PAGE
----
By Jo Marshall
When Lauren Channing first started itching on her stomach at 33 weeks, she mentioned it at her next midwife appointment. She’d heard of intrahepatic cholestasis of pregnancy (ICP) as her sister’s friend had had it. But was told it was unlikely to be that.
‘I wondered if I was being paranoid initially and was very much fobbed off by my midwife.’
‘My midwife brushed it off when I brought up I’d been itching a lot. It was quite annoying really. She told me it was probably just my skin stretching.
‘So I went away and just put up with it. But then it moved from my stomach to my feet.
‘It was when I was driving one day, and had to pull the car over so I could rub my feet on the pedals that I thought this is something I need to get properly checked.’
Lauren took herself to her local Day Assessment Unit and was diagnosed with ICP off the back of her raised liver function test and the severity of her symptoms.
‘I was prescribed urso and started taking it from then on. I was also given menthol cream, which I used to smother myself in every night before bed. As time went on, I suffered with pain under my right breast too, which after researching ICP I realised was upper quadrant pain.’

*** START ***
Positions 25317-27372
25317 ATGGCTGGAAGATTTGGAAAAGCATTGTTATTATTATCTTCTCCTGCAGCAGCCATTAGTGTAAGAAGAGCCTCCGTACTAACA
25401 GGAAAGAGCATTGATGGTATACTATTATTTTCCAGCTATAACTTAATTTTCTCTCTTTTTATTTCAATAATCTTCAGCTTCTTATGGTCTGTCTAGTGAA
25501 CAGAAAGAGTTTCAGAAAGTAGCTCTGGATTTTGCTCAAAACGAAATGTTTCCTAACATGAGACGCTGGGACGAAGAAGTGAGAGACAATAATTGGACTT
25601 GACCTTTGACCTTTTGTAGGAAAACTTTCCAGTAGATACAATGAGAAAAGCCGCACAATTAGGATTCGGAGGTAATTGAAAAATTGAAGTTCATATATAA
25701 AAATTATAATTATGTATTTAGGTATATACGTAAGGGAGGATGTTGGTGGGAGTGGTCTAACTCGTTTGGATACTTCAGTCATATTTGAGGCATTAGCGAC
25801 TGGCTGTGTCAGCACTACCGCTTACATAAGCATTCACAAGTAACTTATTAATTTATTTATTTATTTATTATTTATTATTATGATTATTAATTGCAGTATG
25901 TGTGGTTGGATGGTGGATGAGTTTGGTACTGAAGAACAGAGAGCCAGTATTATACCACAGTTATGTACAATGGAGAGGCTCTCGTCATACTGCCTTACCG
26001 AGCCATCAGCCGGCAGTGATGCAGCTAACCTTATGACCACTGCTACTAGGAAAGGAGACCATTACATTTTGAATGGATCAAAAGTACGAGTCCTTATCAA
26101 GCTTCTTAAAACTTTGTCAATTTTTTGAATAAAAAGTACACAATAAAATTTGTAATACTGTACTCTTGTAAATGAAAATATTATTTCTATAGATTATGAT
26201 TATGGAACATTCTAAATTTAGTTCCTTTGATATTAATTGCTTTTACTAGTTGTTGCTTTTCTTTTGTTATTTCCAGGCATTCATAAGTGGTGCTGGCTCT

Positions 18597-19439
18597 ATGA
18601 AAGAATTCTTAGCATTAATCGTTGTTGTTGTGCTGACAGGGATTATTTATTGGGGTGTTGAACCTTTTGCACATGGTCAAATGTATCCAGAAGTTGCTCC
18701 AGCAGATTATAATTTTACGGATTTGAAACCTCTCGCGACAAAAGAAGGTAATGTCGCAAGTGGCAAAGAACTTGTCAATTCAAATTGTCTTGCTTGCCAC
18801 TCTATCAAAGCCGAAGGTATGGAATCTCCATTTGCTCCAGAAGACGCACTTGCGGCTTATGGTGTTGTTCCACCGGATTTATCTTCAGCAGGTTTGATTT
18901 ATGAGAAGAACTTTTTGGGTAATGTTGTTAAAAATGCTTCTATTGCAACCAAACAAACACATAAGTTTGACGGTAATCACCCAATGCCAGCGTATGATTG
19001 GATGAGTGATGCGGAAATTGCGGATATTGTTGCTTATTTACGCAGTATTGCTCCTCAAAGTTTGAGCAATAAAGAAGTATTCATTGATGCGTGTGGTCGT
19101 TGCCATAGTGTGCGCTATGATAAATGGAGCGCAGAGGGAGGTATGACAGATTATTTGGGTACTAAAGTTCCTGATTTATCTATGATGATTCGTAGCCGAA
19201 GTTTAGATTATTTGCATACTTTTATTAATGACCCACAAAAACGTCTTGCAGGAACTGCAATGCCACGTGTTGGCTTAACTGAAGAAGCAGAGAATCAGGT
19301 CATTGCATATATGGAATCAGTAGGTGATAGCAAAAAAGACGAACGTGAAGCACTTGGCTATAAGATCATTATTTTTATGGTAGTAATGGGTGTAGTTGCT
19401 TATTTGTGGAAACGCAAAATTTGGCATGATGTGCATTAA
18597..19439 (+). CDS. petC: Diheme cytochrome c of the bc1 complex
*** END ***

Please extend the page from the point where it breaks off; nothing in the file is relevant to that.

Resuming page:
Lauren’s consultant talked to her about the need to induce women with ICP early but said that due to her low levels, they could probably hold out until 39–40 weeks.
‘I didn’t agree with that timescale, mainly because my symptoms were so horrendous. The itch was unbearable. I just wanted them to get the baby out at a safe time. I was worried about the risks, too.
‘I looked on the ICP Support Facebook group and saw that other women were advocating for themselves. So I explained to my doctors what I wanted, and eventually they agreed to induce me at 38+4.’
Things ended up taking a slightly different course when Lauren noticed reduced movements, and was induced four days earlier than planned. After three days of trying, the induction was unsuccessful so she opted for a c-section.
‘I looked on the ICP Support Facebook group and saw that other women were advocating for themselves. So I explained to my doctors what I wanted.’
‘My positive ending (as well as my daughter arriving safe and well) is that I got pregnant again and didn’t get it a second time. I know that’s really lucky as there’s up to a 90% chance of it happening again.
‘Luckily for me, the itch never came back like it did in my first pregnancy. I opted for an elective section and my daughter was born at 39+4. Both my children are healthy and happy bundles of joy.
‘As for ICP, my hope is that more health professionals become aware of it. My midwife was completely unaware of what to look out for. And I could have really done with her support.’